Post Covid – The Government Response
It can be hard to imagine a world without Covid-19 but it will happen. At some point we are going to develop a vaccine and/or more effective treatments for this virus. We are going to come out of our houses and return to work. When this happens the world is going to try and recover from this pandemic and put things back together. In this Podcast I am going to explore the possible strategies our government is going to use to get the US economy back on track and back to the good old days of 2019. I am going to pay particular attention to how these strategies are going to impact health care and physicians.
For purposes of this exercise let’s assume that its January 2021. A vaccine has been developed and the world is in the process of being vaccinated against Covid-19. This means that the clinical threat of the pandemic is over. We can now get back to work without fear of infection.
The President has taken the oath of office and the next congress has been seated. The first order of business for the government is to pick up the pieces of a damaged US economy and try to put them back together again. While no one can completely predict what the economy will look like in January of 2021 it’s safe to say that no one expects it to be fully back to the economy of 2019. The most likely scenario is one where we are still dealing with high unemployment rates, lower or negative GDP growth rates and the potential for increases in inflation and interest rates. What we do know for certain is that whomever takes the oath of office in January he will do so with the highest debt to GDP ratio in this country’s history and federal budget that is in tatters producing record deficits. Federal tax revenue will be down, and expenses will be up because of the economic damage done by Covid. The President will be facing national debt approaching $30 trillion dollars. With that much debt the President will be particularly worried about interest rates and inflation. Even a small uptick in inflation and interest rates would add billions of dollars of interest expense to the Federal budget.
In light of this, the President will have a strong incentive to improve the federal budget and reduce deficits. The problem is, he will have a limited number of options available to get that done. The most politically attractive strategy is to cut taxes and hopefully increase economic growth enough to actually increase federal revenue and reduce social program expenses. It’s unlikely that this approach will be successful in 2021. This is the tactic we tried with the tax cuts at the beginning of the Trump administration and it didn’t work. The GDP growth rate in 2019 was actually less than it was just 4 years prior in 2015 under the Obama administration. Given that, it will be argued that the last round of tax cuts didn’t spur economic growth and only added more money to the federal deficit. Something we simply can’t do in 2021. With that option taken off the table the President will be left with a choice between significantly increasing taxes or reducing expenses.
If President Trump wins a second term it is very unlikely that he would reverse his first term tax cuts and actually increase taxes. This means his only option is to cut federal expenses.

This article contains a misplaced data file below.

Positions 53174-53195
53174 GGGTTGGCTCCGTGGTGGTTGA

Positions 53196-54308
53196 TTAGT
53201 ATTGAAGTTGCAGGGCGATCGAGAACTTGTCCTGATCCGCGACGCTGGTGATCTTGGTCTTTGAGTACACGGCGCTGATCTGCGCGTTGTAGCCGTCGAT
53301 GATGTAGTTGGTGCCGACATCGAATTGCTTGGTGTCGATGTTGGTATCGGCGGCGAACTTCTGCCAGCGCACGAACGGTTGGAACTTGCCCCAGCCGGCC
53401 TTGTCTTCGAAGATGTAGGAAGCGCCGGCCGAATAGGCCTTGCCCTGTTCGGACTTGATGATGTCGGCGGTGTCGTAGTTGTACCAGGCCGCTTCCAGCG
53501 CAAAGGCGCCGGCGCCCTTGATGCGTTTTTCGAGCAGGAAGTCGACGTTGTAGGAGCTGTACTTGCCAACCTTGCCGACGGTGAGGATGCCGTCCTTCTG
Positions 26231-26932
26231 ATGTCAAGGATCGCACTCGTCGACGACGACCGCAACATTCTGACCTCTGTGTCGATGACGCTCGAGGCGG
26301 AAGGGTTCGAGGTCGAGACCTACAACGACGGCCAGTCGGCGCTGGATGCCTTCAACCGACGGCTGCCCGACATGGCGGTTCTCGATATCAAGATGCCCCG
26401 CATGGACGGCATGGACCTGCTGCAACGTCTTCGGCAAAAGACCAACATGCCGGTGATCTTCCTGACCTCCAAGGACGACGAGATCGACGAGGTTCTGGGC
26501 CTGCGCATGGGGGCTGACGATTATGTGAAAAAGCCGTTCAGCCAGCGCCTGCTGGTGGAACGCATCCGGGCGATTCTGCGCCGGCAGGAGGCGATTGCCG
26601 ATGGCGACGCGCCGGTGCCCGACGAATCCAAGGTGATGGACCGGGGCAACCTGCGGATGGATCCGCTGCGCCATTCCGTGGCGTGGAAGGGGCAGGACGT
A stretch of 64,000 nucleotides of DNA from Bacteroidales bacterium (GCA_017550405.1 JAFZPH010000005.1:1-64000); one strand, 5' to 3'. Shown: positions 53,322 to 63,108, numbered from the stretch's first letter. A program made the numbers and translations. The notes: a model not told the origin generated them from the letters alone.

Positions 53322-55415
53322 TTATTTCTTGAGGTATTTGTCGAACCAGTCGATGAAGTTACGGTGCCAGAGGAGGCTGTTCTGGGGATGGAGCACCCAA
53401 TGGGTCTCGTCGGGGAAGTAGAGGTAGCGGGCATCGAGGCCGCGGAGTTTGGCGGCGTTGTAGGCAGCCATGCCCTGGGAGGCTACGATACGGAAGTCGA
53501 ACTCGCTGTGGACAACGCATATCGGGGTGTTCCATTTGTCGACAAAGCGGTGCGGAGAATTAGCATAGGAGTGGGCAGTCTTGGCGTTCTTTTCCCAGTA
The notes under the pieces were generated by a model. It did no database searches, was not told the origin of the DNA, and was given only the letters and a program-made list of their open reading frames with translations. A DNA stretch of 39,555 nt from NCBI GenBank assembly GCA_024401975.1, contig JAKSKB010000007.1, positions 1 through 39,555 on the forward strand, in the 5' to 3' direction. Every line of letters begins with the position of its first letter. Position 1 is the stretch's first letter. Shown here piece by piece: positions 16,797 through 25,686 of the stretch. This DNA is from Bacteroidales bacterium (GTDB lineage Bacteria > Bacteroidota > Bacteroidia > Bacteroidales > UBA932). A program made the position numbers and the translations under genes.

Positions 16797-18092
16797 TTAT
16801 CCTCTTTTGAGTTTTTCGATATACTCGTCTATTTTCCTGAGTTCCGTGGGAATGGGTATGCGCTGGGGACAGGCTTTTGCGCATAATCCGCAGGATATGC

If our next President is Joe Biden, he will likely try to reverse the Tax cuts of 2017 but even if he accomplishes that it won’t be enough to fix the federal budget problem. He too will have to look at expenditure reductions.
No matter who wins the election in November there will be pressure to reduce federal expenditures. In order to do that the President will have to attack one or more of the big three; Social Security, Health Care and Defense. Those three categories make up almost two thirds of all federal spending. Any meaningful reduction in spending has to include at least one of these areas.
If Trump wins re-election, he is likely to focus on health care and possibly reforming social security. His approach on health care could mean further dismantling of the Affordable Care Act by reducing or eliminating the subsidies included in the law. He could also attack the increased cost due to Medicaid expansion by reforming Medicaid into block grants to the states. These moves could result in an increase in the uninsured population and increases in patient financial responsibilities.
A Biden Presidency would have a very different approach. His administration would at a minimum try to expand the Affordable Care Act by creating a public option. His argument would be that this increased competition would help drive down health care costs. He has also talked about letting individuals and businesses “buy into Medicare” for people at 55 or 60 years old. Under these strategies we wouldn’t see increases in uninsured, but doctors would be faced with reductions in revenues as reimbursement levels go down either through the competitive pressures of a public option or patients transitioning to Medicare level reimbursement earlier though a Medicare buy in program.
While each approach comes with very different results both place more pressure on physicians and their businesses. Remember, one man’s “expense reduction” is another man’s “revenue reduction”.
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